The Fine Print,
A blog on fiscal policy
Growing up camping, hiking and exploring the wilderness, I was instilled with a basic tenet of life in the West: Leave No Trace. With Colorado’s population growing and our needs becoming more complicated, we need to adopt a new mantra: Leave It Better.
The “Native” bumper sticker is now a trapping of an increasingly exclusive club. The number of Coloradans has skyrocketed 35 percent since 1990 from 3.3 million to more than five million. Some 60 percent of current residents moved here from someplace else. All indications are that we’ll keep growing to seven million by 2030, largely because transplants will continue moving here from other states.
What’s not exclusive to those born here is the appeal of the West. Many new Coloradans were drawn by the individualist spirit and physical beauty of the place. But with the rapid growth come new economic, social and environmental challenges. We all have a vested personal interest in preserving what we can. And, while it’s impossible that our swelling population will “Leave No Trace” on our physical landscape, that traditionally Western ethic of safeguarding what’s precious about Colorado can evolve to complement the state’s changing fiscal realities.
Though the mythology of the West is rooted in rugged individualism, the history of settlement here is one of common commitments. Colorado’s constitution, like those of many western states, provides for a system of free public education. Early Coloradans invested in the future by building schools such as Mancos High School, which opened in 1910 and has been teaching kids ever since. Coloradans funded railroads, including the Moffatt Tunnel, publicly financed in 1922. And taxpayers invested in the development of highways through the Rockies in the 1970s and ‘80s. These decisions propelled development of the state.
Now, constitutional changes enacted over the past 30 years are hampering our ability to invest in our future. These constraints coincide with increasing income inequality and deterioration of the infrastructure that supported growth and prosperity not just for Coloradans, but for the country as a whole for decades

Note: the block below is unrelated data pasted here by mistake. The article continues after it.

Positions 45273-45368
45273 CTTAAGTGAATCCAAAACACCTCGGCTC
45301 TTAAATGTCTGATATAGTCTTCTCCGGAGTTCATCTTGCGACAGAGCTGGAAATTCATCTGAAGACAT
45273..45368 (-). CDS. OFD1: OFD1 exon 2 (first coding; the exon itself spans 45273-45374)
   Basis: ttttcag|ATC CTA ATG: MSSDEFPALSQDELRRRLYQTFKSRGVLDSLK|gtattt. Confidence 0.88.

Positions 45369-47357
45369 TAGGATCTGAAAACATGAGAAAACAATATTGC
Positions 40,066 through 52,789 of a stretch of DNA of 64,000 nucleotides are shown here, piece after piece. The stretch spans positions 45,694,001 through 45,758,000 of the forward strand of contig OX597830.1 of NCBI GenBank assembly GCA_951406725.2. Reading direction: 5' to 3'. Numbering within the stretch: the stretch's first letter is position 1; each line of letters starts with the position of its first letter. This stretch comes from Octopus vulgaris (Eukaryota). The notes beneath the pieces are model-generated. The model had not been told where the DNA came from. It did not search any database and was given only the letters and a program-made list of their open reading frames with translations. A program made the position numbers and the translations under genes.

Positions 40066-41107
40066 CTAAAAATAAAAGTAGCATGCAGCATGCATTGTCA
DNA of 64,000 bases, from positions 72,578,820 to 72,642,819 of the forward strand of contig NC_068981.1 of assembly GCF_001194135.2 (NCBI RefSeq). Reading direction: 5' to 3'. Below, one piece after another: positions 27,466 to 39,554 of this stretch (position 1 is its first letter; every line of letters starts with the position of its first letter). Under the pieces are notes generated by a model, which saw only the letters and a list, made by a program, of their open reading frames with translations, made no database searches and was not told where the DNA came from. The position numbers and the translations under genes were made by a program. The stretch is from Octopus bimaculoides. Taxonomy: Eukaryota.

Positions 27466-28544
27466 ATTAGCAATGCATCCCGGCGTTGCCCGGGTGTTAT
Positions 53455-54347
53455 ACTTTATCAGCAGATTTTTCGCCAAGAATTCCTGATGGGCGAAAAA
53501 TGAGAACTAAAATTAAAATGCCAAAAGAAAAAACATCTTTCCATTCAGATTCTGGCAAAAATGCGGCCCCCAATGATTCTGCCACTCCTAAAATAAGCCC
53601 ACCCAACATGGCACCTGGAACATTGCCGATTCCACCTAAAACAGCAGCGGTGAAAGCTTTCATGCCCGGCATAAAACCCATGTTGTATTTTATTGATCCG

Our current state and local tax structure keeps us at a competitive disadvantage compared to our neighboring states. The constraints come from how we tax as well as how much we tax. In 2012, the taxes we paid in Colorado were the lowest among our neighboring states. Coloradans paid more than $15 less on every $1,000 of income in state taxes than the average American. Yet the challenges we have adjusting to our rapid growth are among the most significant in the country. However ruggedly individualistic we like to fancy ourselves as westerners, we cannot ignore that we’re all in this together – rural and urban, Front Range and West Slope, traditional industry and new economy businesses.
We have an obligation to live up to the sacrifices of prior generations and pass on a Colorado that can support future generations so opportunity and prosperity is available to all. Some of our priorities must be:
· Creating a first-class public education system that meets the needs of our learners and prepares them for the 21st Century economy
· Investing in a public higher education system that supports the innovation needed to creatively respond to a changing economic, social and technological environment
· Maintaining and upgrading our roads, bridges and transportation infrastructure so we don’t spend sitting in traffic than enjoying our terrific weather and landscape
· Connecting urban and rural priorities in a way that allows both to flourish
· Replacing our conflicting constitutional provisions with policies that promote accountability for elected officials to respond to changing economic circumstances
· Resisting the temptation to let partisan priorities trump preservation of this cherished state
As citizens of the West, we share the privilege and responsibilities of living in such a special place. It’s not only our tradition, but also our duty to preserve what brought our ancestors, parents and all of us here, and what continues to lure our new neighbors. As we grow, we can also preserve. True to our roots here in Colorado, however deep and long-lasting, it’s incumbent on us all to strive to leave it better.
[ Image by Frank Kehren ]